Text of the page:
Essential Workers


Animal shelter has one more month to earn a $25,000 matching gift

By Eric Valentine

For better or worse, something the pandemic forced upon folks was a re-evaluation of our professional role in society and what the term “essential worker” means. For Mountain Humane, a re-evaluation of the no-kill animal shelter’s philanthropic role in the Valley was forced upon it only 10 months after it moved into its new 30,000-square-foot facility and just weeks before the pandemic brought unprecedented challenges to the nonprofit whose mission is: To change lives by connecting people and pets.

Since the spring of 2020 (when the COVID pandemic took hold locally), the landmark animal shelter has had to revise and put on hold a number of ways it hoped to connect people and pets. But today, Mountain Humane finds itself on solid ground as it attempts, within its Rocky’s Medical Fund campaign, to raise $25,000 by March 31. Doing so triggers a $25,000 matching gift and makes it possible to continue a program that ensures every homeless animal gets the medical care it needs. The fund also provides low-cost vet services to pet owners who can’t afford essential medical care for their pets.

At the same time, the organization is working with the Graybird Foundation, a nonprofit that donates marketing services to other nonprofits. It is part of a board effort to better understand the Valley’s present-day understanding of and relationship with Mountain Humane, post-facility move and post-pandemic.

“We begin each client engagement with a stakeholder survey to understand the perceptions of those close to the organization, and that’s what we are in the process of doing for Mountain Humane,” said Shelley Willig, Head of Education Practice for the foundation.

The survey isn’t available to the entire community, but Mountain Humane executive director Annie McCauley explained that people within every “stakeholder” group in the community will be invited to take part in it.

“We’re trying to understand how the community sees us now in 2022, what’s their perception?” explained McCauley. “Once we glean that, we can better understand how to focus our resources.”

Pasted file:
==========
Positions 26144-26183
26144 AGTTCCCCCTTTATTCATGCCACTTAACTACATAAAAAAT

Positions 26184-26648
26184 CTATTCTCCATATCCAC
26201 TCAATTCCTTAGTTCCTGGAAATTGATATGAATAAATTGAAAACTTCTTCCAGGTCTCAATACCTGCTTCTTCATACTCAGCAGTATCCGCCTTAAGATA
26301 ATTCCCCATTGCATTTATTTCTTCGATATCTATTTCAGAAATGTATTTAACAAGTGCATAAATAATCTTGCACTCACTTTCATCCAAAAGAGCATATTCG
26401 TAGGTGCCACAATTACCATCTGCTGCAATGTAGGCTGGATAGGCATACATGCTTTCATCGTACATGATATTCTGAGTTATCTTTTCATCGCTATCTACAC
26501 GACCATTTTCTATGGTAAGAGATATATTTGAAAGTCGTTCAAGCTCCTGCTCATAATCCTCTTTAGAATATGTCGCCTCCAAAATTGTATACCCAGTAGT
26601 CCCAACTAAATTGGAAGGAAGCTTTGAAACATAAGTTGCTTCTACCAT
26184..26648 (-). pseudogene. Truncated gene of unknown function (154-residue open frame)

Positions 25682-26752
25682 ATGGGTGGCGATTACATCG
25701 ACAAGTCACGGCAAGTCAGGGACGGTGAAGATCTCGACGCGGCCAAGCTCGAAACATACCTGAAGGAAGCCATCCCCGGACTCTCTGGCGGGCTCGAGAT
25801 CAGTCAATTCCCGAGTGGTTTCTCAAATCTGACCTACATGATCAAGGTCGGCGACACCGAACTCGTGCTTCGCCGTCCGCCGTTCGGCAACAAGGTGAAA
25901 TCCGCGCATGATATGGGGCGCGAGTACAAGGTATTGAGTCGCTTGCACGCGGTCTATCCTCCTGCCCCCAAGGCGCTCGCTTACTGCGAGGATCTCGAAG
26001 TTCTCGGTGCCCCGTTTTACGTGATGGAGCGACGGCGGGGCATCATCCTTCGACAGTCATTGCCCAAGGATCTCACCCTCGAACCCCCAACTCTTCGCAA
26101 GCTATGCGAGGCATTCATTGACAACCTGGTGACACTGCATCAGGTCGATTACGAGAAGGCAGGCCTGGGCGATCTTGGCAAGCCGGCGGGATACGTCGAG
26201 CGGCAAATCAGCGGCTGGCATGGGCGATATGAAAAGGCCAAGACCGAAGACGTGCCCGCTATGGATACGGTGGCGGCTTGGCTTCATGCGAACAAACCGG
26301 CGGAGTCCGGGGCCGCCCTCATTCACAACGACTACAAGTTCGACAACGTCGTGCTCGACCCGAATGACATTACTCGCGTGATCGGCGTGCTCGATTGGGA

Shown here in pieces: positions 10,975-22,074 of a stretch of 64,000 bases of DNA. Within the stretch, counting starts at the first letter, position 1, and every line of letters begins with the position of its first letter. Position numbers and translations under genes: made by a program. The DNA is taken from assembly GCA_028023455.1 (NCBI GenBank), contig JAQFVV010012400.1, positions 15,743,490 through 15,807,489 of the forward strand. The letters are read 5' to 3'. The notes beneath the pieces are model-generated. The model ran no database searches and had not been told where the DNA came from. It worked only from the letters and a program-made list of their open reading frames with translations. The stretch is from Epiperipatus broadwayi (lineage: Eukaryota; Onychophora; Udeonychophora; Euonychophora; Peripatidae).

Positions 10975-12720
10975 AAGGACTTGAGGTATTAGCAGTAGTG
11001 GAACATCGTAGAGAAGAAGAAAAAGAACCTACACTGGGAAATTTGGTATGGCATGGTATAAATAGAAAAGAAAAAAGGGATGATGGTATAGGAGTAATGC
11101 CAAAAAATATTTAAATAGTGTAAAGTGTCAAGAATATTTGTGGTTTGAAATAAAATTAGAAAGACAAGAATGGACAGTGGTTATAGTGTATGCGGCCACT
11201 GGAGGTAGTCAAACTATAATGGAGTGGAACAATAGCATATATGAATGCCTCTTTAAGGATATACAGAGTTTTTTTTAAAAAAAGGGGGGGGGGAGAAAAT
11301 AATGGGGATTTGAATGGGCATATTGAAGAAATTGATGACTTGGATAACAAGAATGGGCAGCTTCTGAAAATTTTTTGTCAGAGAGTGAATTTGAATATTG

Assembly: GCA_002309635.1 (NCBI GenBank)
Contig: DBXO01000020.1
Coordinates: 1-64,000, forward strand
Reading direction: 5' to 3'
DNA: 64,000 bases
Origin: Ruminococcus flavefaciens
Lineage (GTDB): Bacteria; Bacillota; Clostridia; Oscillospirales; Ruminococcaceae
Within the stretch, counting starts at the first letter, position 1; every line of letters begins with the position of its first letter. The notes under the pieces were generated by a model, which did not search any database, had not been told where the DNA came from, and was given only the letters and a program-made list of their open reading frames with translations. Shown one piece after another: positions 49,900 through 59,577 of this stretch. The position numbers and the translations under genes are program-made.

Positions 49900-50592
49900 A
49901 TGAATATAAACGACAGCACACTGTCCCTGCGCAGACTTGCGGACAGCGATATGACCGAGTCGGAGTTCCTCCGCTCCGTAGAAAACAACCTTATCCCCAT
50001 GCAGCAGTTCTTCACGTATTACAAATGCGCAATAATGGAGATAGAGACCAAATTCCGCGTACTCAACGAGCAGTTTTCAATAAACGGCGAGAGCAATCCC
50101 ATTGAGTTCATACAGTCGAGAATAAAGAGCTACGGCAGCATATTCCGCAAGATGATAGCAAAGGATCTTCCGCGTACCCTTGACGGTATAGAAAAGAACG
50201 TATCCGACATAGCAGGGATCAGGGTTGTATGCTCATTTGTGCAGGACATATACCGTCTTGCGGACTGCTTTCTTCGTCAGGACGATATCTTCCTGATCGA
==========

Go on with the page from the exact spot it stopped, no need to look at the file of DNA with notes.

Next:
An Essential Resource

One of those things Valley pet owners learned during the pandemic was how much their pets help cope with adversity and, sadly, how much they can cost. Shelters across the country hit record numbers of surrendered pets during the pandemic, and locally things weren’t much different. However, Mountain Humane was able to energize its fostering program in early 2020 and it has tripled in size.

“It absolutely exploded,” said McCauley. “I think it’s a given how much this Valley cares.”

Something that hasn’t increased at Mountain Humane is the return rate for any animal adopted from the shelter. It’s something McCauley cares a lot about because it indicates a shelter is running its adoption program right.

“This is not a pet store where you see an animal, buy an animal, take it home, hope it works,” McCauley said. “We’re running this like an actual adoption.”

Mountain Humane allows prospective adopters 60 to 90 minutes to not just meet but to also mingle with their prospective adoptees at the state-of-the-art facility. Staff and veterinarians are available for questions and consultations and, at the end of the appointment, humans and animals have a reliable framework to make their decisions.

“Our driving question is ‘Will this be a successful pet family?’ McCauley said. “And we keep seeing it works. Our adopters love this. Our staff loves this. Our return rates are next to nothing.”

Over the next few months, McCauley will wait as Graybird Foundation workers collect data from its community-wide interviews. McCauley said she anticipates the shelter will unveil its findings and the board’s recalibration based on those findings some time in June.

“I think late spring is realistic,” McCauley said. “One thing I hope the community understands is that we’re using every square inch of this building to save animal lives.”

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